That’s when Julia Tuttle, a go-getter, sent him a package. No one is sure if it contained foliage or orange blossoms, but we do know that her gift proved to him that Southern Miami was below the frost line. Flagler, who was watching his railroad transportation business almost drop to a standstill, caved. Julia Tuttle had proved to him that the climate in Southern Florida was more favorable for farmers than it was in Northern Florida. He agreed to extend his railroad tracks the east coast of Florida and to develop towns and hotels along the way.
This was Julia’s dream, but it came at a price. She had to give Flagler half of her 640 acres, and she also had to convince her neighbors, the Brickells, to also donate acreage. That gave Flagler property on both sides of the Miami River. The first train arrived in August of 1896, and that same month saw the opening of Miami’s first newspaper and bank. Miami was officially incorporated as a city in that same year of 1896. (Florida had been a state since 1845.) And the new city had a mother.
Julia Tuttle turned what had been her bunkhouse into a hotel. She had the building jacked up, enlarged, set a brick foundation, and turned it into the first big hotel in Miami. Unfortunately, it burned down in 1899. But by 1897, Flagler had a fancy hotel built and running, the Royal Palm Hotel. It became a popular resort for the millionaires of the time such as Rockefeller, Andrew Carnegie and the Vanderbilt family. It is said the Miami’s first bakery and first dairy were founded by Julia Tuttle. It is also reported that she outlawed liquor sales (within) the city limits.
Julia Tuttle died in September, 1898 at age 49. The Causeway of Interstate 195 is named her, and there is a statue of her in Bayfront Park. Remember her grit, sense of adventure, and resilience when you visit Miami.
The word cliffhanger comes from cliffs. Duh. Cliffs are vertical, or nearly vertical, rocks that have been formed by erosion and weathering. There are lots of famous cliffs, but the first ones that come to my mind are the White Cliffs of Dover, probably because there was a popular World War II song about them that was part of my childhood, and also because they are on the historical English coastline.
When one thinks of cliffhangers, England and its gothic novels always come to mind. Cliffhangers are the kind of story, book or movie that uses suspense either at the end of an episode or a scene. A good example was the way the final episode of Game of Thrones, season 5, was done. Jon Snow was dead. Or was he? Those of us who sweated it out until season 6 was aired were never really sure. The writers used old-fashioned melodrama, suspense and uncertainty, and the audience was left as if hanging from a cliff in a state of tension and apprehension. And that’s a true cliffhanger.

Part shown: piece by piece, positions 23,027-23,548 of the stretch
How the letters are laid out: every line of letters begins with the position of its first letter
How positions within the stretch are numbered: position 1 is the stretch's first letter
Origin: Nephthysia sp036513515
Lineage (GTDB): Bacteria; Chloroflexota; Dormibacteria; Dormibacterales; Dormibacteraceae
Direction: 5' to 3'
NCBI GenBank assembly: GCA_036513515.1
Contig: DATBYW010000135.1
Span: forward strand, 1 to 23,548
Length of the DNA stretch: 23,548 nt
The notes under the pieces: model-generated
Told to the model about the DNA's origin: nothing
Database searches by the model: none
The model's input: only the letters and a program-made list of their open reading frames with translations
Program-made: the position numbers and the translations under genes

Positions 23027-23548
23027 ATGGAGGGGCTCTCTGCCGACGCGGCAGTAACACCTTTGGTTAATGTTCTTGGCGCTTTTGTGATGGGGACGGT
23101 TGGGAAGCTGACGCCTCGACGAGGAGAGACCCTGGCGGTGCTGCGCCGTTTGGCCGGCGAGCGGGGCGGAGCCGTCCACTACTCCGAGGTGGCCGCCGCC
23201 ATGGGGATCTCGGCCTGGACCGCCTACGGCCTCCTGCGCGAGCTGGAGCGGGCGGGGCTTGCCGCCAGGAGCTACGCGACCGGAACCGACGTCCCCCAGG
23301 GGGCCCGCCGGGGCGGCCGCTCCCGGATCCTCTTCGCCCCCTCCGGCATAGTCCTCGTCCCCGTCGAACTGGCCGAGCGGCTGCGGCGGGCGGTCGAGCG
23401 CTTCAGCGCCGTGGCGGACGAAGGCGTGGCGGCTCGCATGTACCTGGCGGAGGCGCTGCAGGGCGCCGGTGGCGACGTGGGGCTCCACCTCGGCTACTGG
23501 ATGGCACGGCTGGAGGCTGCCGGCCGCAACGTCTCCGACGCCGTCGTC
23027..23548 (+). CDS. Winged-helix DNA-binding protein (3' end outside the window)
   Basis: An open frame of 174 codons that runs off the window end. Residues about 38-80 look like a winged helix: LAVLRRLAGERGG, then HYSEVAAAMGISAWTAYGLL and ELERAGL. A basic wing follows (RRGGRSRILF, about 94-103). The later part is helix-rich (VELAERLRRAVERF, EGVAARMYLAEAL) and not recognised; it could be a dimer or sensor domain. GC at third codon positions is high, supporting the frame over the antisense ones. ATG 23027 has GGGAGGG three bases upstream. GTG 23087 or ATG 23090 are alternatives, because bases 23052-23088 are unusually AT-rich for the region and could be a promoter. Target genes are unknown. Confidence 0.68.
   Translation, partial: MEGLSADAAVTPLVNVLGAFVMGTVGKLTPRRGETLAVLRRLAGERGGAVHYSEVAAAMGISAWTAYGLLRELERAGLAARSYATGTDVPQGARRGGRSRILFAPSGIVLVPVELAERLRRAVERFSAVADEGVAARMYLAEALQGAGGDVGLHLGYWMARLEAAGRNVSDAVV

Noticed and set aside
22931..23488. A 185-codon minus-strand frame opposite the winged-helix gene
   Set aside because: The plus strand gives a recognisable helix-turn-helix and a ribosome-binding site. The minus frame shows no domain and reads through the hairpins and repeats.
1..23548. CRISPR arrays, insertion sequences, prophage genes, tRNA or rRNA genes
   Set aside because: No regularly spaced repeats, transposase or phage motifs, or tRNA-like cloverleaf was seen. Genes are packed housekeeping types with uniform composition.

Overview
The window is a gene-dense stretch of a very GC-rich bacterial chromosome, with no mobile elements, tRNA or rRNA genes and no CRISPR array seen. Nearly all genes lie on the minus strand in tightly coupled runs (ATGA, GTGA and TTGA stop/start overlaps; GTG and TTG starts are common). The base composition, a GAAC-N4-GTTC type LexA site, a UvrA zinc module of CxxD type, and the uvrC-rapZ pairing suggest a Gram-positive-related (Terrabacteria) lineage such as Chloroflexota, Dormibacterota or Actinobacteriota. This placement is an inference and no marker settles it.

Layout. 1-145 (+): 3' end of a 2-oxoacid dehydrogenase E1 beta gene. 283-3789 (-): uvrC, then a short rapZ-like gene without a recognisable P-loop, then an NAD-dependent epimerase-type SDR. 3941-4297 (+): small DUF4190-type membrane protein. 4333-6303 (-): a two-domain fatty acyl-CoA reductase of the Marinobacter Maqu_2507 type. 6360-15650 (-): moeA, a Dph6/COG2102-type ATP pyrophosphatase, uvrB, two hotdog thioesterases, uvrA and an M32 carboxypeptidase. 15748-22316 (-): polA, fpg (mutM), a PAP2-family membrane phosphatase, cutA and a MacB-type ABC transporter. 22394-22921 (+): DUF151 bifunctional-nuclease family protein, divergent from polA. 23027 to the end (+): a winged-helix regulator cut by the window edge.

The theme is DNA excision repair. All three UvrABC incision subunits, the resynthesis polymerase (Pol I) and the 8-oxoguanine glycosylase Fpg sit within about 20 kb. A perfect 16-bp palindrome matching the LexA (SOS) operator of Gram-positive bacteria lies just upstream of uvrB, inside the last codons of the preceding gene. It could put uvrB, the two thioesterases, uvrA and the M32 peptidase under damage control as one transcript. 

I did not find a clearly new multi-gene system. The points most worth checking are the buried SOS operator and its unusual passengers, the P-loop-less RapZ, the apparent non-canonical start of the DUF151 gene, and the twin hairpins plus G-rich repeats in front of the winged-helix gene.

This part of the blog will not be able to offer any nail-biting cliffhangers, but it will have classes in series, and I hope they will be interesting enough that you will want to come back and read what happens next, even if you don’t lose sleep anticipating the next chapter. Enjoy.
Blackberries – Blueberries – Raspberries – Strawberries Nutritious food is nourishing and efficient as food in the sense that it gives you the sufficient amount of nutrients such as vitamins, carbohydrates and proteins that you need to survive. Healthy food is food that promotes good health, in other words, prevents illness and keeps you younger longer. I. All of the berries above are healthy and nutritious. However, according to nutritional content, total carbohydrates,…
I learned to bake with baking tins, so that’s what I call them, although today they are often made of glass, ceramic, silicone, aluminum, aluminized steel, carbon steel, non-stick anodized aluminum, cast aluminum, and iron. Many people call them baking pans. It doesn’t matter. The only thing that you need to keep in mind when you are buying new baking essentials is…